- Performing services as an employee.
For more information on what qualifies as a trade or business, see Determining your qualified trades or businesses in Publication 535.
Rental real estate enterprise safe harbor
Solely for the purposes of 199A, a safe harbor is available to individuals and owners of passthrough entities. Under the safe harbor a rental real estate enterprise will be treated as a trade or business for purposes of the QBI deduction. For more information on the safe harbor see Notice 2019-07.
Taxpayers may still treat rental real estate that doesn't meet the requirements of the safe harbor as a trade or business for purposes of the QBI deduction if it is a section 162 trade or business.
Qualified business income
QBI is the net amount of qualified items of income, gain, deduction and loss from any qualified trade or business, including income from partnerships, S corporations, sole proprietorships, and certain trusts. These includable items must be effectively connected with the conduct of a trade or business within the United States. Count only items in taxable income. Generally, in computing QBI, account for any deduction attributable to the trade or business. This includes, but is not limited to, the deductible part of self-employment tax, self-employed health insurance, and deductions for contributions to qualified retirement plans (such as SEP, SIMPLE and qualified plan deductions).
QBI doesn't include any of the following.
- Items not properly includible in income, such as losses or deductions disallowed under the basis, at-risk, passive loss or excess business loss rules.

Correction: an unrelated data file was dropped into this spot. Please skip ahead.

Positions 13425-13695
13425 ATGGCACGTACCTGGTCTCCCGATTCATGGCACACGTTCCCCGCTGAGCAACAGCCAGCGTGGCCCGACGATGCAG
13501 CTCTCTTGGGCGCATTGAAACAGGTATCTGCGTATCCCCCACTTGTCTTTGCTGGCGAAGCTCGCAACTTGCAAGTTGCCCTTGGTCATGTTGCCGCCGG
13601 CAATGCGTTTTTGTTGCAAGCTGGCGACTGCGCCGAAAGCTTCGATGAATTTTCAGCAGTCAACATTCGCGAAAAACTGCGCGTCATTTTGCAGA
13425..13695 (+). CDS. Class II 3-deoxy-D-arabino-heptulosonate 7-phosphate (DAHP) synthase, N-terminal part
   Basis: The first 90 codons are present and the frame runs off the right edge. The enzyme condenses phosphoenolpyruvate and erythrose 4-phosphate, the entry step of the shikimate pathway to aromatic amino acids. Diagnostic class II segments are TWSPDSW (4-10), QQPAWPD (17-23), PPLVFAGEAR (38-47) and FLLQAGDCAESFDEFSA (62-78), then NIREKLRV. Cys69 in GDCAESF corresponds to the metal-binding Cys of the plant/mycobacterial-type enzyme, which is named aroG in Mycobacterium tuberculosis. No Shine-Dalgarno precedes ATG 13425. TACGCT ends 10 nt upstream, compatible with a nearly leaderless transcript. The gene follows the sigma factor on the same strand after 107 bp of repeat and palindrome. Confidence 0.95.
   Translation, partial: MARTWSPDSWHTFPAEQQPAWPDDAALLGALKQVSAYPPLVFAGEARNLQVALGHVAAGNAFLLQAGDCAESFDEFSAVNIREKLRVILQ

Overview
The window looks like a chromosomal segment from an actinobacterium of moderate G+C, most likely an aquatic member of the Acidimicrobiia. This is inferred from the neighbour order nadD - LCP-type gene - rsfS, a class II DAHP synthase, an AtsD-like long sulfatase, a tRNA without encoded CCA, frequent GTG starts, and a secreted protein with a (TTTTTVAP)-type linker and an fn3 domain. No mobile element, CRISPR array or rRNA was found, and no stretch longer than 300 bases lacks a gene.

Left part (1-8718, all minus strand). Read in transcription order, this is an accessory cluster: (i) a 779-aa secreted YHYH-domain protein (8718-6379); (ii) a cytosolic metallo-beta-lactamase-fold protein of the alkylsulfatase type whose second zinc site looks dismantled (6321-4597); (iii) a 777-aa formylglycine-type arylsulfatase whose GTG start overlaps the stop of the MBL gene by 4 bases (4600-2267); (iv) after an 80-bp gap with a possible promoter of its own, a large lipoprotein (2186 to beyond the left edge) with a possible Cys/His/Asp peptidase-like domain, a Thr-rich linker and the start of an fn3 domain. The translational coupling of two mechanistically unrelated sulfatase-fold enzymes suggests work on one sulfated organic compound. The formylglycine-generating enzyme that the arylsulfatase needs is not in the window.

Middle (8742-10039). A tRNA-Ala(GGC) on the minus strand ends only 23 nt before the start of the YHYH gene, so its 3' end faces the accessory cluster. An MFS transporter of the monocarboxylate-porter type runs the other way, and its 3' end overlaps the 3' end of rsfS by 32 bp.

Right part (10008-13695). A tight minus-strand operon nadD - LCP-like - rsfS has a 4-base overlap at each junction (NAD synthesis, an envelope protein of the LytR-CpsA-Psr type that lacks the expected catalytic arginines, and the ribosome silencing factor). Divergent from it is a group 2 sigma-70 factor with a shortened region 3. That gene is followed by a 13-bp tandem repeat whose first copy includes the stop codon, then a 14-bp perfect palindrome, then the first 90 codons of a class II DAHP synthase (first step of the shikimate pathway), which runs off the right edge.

- Investment items such as capital gains or losses, or dividends.
- Interest income not properly allocable to a trade or business.
- Wage income.
- Income not effectively connected with the conduct of business within the U.S. (For more information, go to IRS.gov/ECI).
- Commodities transactions or foreign currency gains or losses.
- Income, loss, or deductions from notional principal contracts.
- Annuities (unless received in connection with the trade or business).
- Amounts received as reasonable compensation from an S corporation.
- Amounts received as guaranteed payments from a partnership.
- Payments received by a partner for services other than in a capacity as a partner.
- Qualified REIT dividends.
- Qualified PTP income.
Information for computing the qualified business income deduction
The Form 1040 Instructions and Publication 535 provide worksheets to compute the deduction. Use the Form 1040 instructions if:
- The taxpayer has QBI, qualified REIT dividends or qualified PTP income;
- 2018 taxable income before QBI deduction isn't more than $157,500 ($315,000 if married filing jointly); and
- The taxpayer isn't a patron in a specified agricultural or horticultural cooperative.
Use Publication 535 if:
- The taxpayer has QBI, qualified REIT dividends or qualified PTP income, and
- 2018 taxable income before QBI deduction is more than $157,500 ($315,000 if married filing jointly); or
- The taxpayer is a patron in a specified agricultural or horticultural cooperative.
Specified agricultural or horticultural cooperatives are allowed a deduction for income attributable to domestic production activities that is similar to the domestic production activities deduction under former section 199. Specified agricultural or horticultural cooperatives are cooperatives, to which Part I of subchapter T applies, that are engaged in the manufacturing, production, growth or extraction in whole or significant part of any agricultural or horticultural product, or in the marketing of agricultural or horticultural products.